Whether it was Jimi Hendrix ripping through a solo with his strat behind his head, or Michael Hedges creating soundscapes on his acoustic with both hands on the neck, somewhere down the line somebody inspired you to pick up a guitar. As much as you wanted to, however, you likely weren’t able to immediately bust out […]
Most things in this world have gone through various changes or “evolutions” to get to how we know them today. When the wheel was invented, it’s not like Rolls-Royce launched their product line the next day – we just weren’t present during the time it took to move from “spinny stone circle” to “Phantom Coupé”. […]
There’s been buzz on the Web and an actual broo-ha-ha this week in anticipation of the announcement of Gibson’s “Jimi Hendrix Guitar” package. As even the most casual Hendrix fans know, his main axe was a Fender Stratocaster. Especially devoted followers are likely aware that Jimi occasionally played a Gibson Flying V. Gibson’s Custom Shop already offered a high-end tribute model Flying V of just 300 copies with a list of $12,300 in 2007, so this new model would surely be some variation on that, right?
Although I’m very passionate about my music, my guitar playing and blues, I don’t in any way consider myself an expert on any of these topics. I’m always open to new artists and a lot of artists that have received high praise from other musicians I simply haven’t had the chance to listen to yet. This will explain to some why I had never listened to Roy Buchanan till recently.
When you talk about great authentic white blues guitar players, you are surely talking about some rarified company. The key word being authentic, and in my estimation authentic white blues guitar player means that when you listen to this person playing you think it’s a black man playing. Stevie Ray Vaughn a great blues guitar player always tried to get that real blues sound. When I saw Stevie Ray for the last time a few months before his death we spoke backstage at one of his shows and I told him “man you sounded like Albert King”, Stevie smiled and said that was the biggest compliment I could have ever given him. That is what we who strum the strings in the blues strive for, to sound like our idols, the great bluesmen. Johnny Winter did this as well as anyone, and proof of this is that he was accepted amongst the great bluesman as an equal, and shared the stage with many of them with great dignity and restraint.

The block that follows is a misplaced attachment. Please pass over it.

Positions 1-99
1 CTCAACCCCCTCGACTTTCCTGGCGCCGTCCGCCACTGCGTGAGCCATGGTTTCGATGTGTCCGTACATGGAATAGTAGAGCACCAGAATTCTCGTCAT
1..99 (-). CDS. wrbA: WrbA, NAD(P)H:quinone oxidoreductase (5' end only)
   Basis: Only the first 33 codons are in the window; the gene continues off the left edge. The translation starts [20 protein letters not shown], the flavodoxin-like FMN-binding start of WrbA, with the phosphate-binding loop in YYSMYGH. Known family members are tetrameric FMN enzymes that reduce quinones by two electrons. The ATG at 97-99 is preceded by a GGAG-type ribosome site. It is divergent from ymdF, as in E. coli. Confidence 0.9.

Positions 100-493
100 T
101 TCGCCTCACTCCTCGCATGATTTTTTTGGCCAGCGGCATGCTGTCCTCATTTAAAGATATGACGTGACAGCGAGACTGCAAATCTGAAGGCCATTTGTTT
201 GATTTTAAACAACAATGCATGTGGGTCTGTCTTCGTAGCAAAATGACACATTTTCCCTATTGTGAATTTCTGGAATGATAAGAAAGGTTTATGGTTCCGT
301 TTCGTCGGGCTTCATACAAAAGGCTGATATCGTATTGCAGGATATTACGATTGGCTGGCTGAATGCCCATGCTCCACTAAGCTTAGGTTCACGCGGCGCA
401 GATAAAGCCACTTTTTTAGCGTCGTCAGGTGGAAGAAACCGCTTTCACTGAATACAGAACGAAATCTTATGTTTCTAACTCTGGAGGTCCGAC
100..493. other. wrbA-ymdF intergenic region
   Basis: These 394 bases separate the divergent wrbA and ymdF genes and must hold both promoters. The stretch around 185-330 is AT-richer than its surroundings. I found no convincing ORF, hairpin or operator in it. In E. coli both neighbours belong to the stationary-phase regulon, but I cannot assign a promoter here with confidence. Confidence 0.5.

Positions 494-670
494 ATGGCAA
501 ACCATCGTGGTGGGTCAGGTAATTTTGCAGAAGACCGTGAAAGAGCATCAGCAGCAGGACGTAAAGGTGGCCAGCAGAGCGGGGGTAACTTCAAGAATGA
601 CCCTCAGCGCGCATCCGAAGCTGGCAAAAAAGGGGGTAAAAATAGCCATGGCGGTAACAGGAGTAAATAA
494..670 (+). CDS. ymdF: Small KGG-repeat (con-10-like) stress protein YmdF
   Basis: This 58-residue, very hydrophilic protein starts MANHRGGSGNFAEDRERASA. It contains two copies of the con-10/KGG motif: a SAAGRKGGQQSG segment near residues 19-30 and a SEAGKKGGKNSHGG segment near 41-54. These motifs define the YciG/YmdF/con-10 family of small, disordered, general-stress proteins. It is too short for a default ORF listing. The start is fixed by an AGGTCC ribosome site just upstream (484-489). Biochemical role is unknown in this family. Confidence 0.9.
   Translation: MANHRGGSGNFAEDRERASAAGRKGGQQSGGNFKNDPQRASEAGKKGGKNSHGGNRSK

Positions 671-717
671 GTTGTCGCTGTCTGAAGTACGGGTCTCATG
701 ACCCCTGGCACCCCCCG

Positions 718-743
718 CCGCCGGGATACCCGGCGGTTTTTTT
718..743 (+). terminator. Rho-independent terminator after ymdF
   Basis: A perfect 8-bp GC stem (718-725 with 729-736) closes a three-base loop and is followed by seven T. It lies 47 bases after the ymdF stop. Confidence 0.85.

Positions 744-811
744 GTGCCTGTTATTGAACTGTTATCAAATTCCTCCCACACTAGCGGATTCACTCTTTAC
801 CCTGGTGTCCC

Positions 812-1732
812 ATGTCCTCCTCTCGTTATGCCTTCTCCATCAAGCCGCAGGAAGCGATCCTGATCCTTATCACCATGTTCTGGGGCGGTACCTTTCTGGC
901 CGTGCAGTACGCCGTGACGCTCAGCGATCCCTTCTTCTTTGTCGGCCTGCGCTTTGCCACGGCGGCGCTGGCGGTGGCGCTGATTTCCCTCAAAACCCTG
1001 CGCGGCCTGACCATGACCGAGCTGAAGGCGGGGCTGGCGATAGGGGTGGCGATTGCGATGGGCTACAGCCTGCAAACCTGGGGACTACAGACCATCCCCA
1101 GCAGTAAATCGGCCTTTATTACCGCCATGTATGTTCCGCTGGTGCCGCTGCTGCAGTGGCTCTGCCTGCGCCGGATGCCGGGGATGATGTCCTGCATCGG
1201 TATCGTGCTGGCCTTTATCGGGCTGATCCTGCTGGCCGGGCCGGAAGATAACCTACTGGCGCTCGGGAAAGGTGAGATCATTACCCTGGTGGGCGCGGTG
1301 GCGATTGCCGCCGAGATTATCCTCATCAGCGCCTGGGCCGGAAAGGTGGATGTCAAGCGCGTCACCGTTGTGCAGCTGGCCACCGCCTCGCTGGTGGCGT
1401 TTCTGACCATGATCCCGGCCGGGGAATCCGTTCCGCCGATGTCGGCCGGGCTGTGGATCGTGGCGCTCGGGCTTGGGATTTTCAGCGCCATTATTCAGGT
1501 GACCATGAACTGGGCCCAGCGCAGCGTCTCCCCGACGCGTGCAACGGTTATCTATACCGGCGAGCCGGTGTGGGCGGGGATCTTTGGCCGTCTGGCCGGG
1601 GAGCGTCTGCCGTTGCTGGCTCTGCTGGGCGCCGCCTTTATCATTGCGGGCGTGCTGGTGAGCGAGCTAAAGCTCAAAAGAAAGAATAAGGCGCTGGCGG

Hello to all out there in guitar dominion, this month’s column will I hope reveal some of the great secrets of some of our favorite guitar players as well as dispel some common misunderstandings. One of the greatest musicians of the 20th century was also a damn good guitar player, he stands alone as a composer, instrumentalist and satirist beyond compare. His name was Frank Zappa. Frank is still IMHO the most underrated musician in the rock and roll era.
Eddie Cochran was only 21 years old when he died in an auto accident while on tour in England on April 17th 1960. In his brief but illustrious career Eddie recorded some of the most influential early rock and roll, tunes like, Twenty Flight Rock, C’mon Everybody, Too Much Monkey Business, and Something Else, but Eddie’s Summertime Blues was a monster hit. Summertime Blues was also covered by Blue Cheer (a Billboard Top 40 hit) and the Who (Live at Leeds) but neither version could match the magic and originality of Eddie’s version.
This is the story of a personal journey through the world of music that begins humbly and ends just as humbly as it started. The fact that your reporter (should I say “moi”?) has experienced it at all is amazing enough, for under any other circumstances I might not have found myself in circumstances that presented so ripe an opportunity to learn and understand that most sensuous, invigorating, physically challenging and just plain righteous of musical instruments: the guitar.
This past month or so I found myself having the same conversation several different times with several different people. That conversation centered around the question, “what were the greatest guitar solos on record”? I tend to go for the usual ones, but there are some great guitar sounds, not necessarily just solos, that are also worth mentioning. So folks here are my thoughts on the ten “Greatest guitar songs”. My list is a list not in any particular order, so here we go.
One thing I have noticed over the thirty years I have been playing guitar is that guitars have their own sound no doubt, but amplifiers do “reproduce” the sound of the electric guitars differently. Case in point, the Les Paul guitar coming out of a vintage Marshall an amp with plenty of treble, sounds fat yet cuts through nicely. I believe the same thing for a Les Paul running through a blackface Super Reverb, it cuts beautifully. Put that same Paul through say a Tweed Pro or a first run Ampeg Reverberocket and it sounds muddy and has trouble cutting through especially using the neck pickup. IMHO a sure test of a good Paul is does the neck pickup have some bite to it.
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